Try to be patient.
That’s the most important message Paul Davis wants Fort Worth Stock Show guests to get.
In his sixth year managing about 100 people who usher drivers into more than 9,000 spaces on nine parking lots around the Will Rogers Memorial Center, Davis compares the job to a ballet.
“We have to coordinate with all the other entities,” said Davis, a retired Fort Worth police officer.
Surrounding the Stock Show are the National Cowgirl Museum and Hall of Fame, the Fort Worth Museum of Science and History, the W.E. Scott Theatre, Casa Mañana, the Amon Carter Museum of American Art, the Kimbell Art Museum and the Botanical Research Institute of Texas. In addition, the Fort Worth school district’s athletic director has offices at Farrington Field, and other school activities are conducted at Billingsley Field House, a gymnasium that shares a parking lot with the stadium.
Each of those interests is accompanied by its own unique parking needs, and all must be accommodated on some of the lots used by the Stock Show. For instance, Davis said, the first order of business every day is directing Kimbell and Amon Carter employees into spaces in the lot across Lancaster Avenue from the museums, because their parking lots are under construction.
Stock Show guests have even more parking competition from folks on the inside.
“On the inside of the Stock Show, we work with the producers who are bringing in animals for the shows,” Davis said. “We don’t direct traffic on the streets. Those are Fort Worth police officers, either working for the Stock Show during off-duty hours, or working overtime for the city.”
But Davis and his horde of parkers coordinate their efforts with the police officers.
“We let them know when lots fill up and are closed, and when we open them up again,” he said. “We also pull drivers into lots to back-fill when folks leave spaces. The Stock Show office gets all that information, too, so they can update the app.”
Found at fwssr.com, the Stock Show smartphone app is a free application that will, among other things, direct a user to available parking, Davis said.
“We also operate the electronic signs” that notify drivers which lots are open, Davis said. “Our primary job is to make sure our customers get into parking spaces as quickly and easily as possible.”
Wednesday was an easy one for everybody; there were almost no animals in the stock barns, because it was a transition day between showing events. But there are days that could be called perfect storms.
“Saturday’s going to be really busy,” Davis said. “It’s the first triple-show day.”
That means rodeos at 10 a.m. and 2 and 8 p.m., in addition to the Junior Wether Lamb Show; Paint Horse Performance Classes; Rabbit Show; National Charolais Cattle Show; Hereford Heifer Show; Junior Wether Goat Show; Limousin Cattle Show; Nolan Ryan Beef cooking demonstration; Red Angus cattle sale; and the Angus Cattle Show.
Davis said lots of families stay for several hours on triple-show days.
“Some will go to the early rodeo, then go shopping,” he said. “Others will go shopping first, then go to the 2 p.m. rodeo. We’ll have upwards of 80 people” working the lots.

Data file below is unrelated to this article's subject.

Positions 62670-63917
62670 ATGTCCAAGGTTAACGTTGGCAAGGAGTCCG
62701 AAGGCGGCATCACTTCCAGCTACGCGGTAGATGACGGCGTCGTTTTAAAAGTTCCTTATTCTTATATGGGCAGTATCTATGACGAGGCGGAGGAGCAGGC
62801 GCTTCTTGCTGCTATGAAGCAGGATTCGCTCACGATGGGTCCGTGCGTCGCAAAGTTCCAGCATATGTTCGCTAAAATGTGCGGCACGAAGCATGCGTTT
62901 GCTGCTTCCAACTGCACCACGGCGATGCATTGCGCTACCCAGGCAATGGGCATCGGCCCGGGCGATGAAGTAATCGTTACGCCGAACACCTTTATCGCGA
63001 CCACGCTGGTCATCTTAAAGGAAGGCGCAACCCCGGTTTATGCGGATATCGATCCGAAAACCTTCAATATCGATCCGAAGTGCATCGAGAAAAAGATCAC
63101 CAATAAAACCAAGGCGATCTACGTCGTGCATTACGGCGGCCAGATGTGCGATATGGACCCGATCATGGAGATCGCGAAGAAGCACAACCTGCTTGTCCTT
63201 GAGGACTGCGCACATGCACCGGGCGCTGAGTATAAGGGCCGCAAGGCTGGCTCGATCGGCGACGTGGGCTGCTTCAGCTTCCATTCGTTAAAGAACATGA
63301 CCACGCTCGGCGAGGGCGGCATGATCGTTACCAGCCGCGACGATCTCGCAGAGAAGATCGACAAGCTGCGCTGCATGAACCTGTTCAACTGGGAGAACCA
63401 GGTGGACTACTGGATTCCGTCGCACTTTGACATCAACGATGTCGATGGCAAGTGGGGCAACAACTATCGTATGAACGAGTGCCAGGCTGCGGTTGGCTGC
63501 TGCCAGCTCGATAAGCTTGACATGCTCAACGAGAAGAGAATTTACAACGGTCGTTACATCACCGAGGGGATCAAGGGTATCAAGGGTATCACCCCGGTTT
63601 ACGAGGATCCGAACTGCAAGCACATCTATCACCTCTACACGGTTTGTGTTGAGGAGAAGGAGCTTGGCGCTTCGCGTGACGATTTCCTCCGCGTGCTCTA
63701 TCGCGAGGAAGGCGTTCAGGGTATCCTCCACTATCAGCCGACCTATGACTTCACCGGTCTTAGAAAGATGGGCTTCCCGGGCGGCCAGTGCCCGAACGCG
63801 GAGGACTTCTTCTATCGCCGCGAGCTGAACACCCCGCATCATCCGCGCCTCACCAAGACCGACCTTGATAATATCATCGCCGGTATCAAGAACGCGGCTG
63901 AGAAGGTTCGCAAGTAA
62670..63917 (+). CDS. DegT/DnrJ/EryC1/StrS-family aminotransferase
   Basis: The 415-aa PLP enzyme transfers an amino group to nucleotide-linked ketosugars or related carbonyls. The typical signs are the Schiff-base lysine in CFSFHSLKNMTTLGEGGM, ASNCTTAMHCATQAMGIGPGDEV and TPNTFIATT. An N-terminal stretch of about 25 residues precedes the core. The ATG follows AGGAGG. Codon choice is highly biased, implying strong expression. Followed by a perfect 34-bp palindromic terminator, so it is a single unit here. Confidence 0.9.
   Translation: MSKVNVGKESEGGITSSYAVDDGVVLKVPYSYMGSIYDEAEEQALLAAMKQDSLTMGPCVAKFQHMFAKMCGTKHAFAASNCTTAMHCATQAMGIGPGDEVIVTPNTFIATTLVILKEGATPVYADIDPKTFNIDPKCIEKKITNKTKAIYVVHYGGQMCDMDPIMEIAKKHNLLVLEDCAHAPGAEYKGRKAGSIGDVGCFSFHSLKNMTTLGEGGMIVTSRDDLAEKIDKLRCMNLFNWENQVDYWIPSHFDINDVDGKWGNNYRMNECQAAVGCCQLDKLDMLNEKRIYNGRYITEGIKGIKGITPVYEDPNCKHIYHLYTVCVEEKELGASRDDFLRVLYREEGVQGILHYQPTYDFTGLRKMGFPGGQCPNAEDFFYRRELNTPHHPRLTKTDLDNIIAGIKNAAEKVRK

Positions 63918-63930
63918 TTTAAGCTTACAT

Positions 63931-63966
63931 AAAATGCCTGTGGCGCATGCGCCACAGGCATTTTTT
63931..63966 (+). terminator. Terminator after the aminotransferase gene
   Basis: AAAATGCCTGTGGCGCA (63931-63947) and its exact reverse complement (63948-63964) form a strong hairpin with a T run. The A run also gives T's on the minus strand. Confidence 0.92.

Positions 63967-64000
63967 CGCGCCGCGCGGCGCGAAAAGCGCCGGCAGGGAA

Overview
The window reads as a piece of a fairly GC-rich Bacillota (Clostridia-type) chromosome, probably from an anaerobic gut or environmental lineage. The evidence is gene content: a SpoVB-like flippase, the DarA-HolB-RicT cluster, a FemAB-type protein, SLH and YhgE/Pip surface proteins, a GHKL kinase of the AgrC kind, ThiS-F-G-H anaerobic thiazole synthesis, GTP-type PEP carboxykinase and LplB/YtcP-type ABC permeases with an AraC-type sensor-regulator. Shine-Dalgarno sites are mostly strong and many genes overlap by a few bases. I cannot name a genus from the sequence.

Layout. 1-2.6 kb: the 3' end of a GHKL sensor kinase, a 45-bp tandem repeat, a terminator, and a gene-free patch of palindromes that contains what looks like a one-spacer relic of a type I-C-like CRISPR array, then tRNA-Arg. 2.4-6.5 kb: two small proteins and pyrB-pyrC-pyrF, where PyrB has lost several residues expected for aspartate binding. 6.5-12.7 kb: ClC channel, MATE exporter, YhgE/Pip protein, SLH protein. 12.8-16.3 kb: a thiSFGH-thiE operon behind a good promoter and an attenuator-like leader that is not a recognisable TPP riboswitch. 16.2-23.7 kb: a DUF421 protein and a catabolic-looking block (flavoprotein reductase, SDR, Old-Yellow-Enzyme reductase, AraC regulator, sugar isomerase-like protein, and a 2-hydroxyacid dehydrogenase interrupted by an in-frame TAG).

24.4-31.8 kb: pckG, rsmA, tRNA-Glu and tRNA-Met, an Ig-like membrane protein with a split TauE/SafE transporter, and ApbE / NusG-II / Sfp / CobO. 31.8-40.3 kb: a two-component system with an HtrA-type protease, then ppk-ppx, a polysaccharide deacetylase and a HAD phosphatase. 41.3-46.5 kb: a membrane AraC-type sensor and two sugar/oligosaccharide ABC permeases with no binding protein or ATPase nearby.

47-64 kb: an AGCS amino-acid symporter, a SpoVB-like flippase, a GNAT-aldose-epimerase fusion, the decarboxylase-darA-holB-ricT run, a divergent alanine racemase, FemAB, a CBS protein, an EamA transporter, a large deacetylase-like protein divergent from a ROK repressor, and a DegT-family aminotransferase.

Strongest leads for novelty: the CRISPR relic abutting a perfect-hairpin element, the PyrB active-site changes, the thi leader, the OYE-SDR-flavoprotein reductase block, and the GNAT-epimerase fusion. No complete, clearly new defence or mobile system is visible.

Davis strongly suggested that, on really busy days like this, guests take advantage of a vast parking lot in the Stockyards near Billy Bob’s Texas. Buses shuttle guests to and from the Stock Show’s main gate. Davis’ people don’t drive the buses, but they do operate the overflow parking lot.
While there are always several greenhorns among the parking lot workers, the majority of Davis’ people return each year. About 30 are military veterans. Almost as many are educators like Victor Arguijo, a retired Fort Worth teacher and coach who still coaches part time at Country Day School and is back at the Stock Show for the seventh year in a row.
“I keep coming back because there are great people all the way around,” Arguijo said. “I’ll do this for as long as Mr. Davis will have me.”
Camaraderie is the major attraction for almost all his people, Davis said. To be sure, they are not volunteers; but few are in it for the money.
“It’s one thing to ask someone to volunteer to work inside,” Davis said. “But when you send them out into Stock Show weather?”
Many of the positions pay minimum wage, Davis said. But there’s another perk for workers who become members of the parking lot family. Dickies gives them black jackets sporting Stock Show decals that serve as uniforms. Indeed, Dickies provided 225 Pro Glacier Extreme Puffer jackets to various Stock Show workers this season, according to a company email. The MSRP on Dickies website is $69.99, but it’s going for $39.99 in the Amon G. Carter Exhibits Hall.
“The No. 1 reason we do this is for community support,” said Rachel Courts, director of public relations for Dickies. “And, No. 2, because we’ve been in business in Fort Worth since 1922 and we’ve been part of the Stock Show community for more than 20 years.”
Fortunately for the parking lot workers, most of the Stock Show guests feel like they’re part of that community as well. Drivers who show their frustration through overly expressive words and/or gestures are a tiny minority.
“It’s usually the guy who gets frustrated because he waited in line and sees a ‘lot full’ sign go up just as he gets there,” Davis said. “We do our best to keep everyone happy.”
Folks just need to be patient.
His hand trapped in his rigging, Junior Bull Rider Trevyn Armstrong, from Broken Bow, OK., was dragged the length of the arena. It took four clown bullfighters to finally free Armstrong's hand during the 2017 Bull's Night Out at the Fort Worth Sto
Hands-on experience with llamas, goats, chickens, Scottish Highland babies bring smiles to young visitors to Fort Worth Stock Show & Rodeo.
Facebook founder Mark Zuckerberg visited the Fort Worth Stock Show with mayor Betsy Price, pausing to talk about goats before heading in to the rodeo.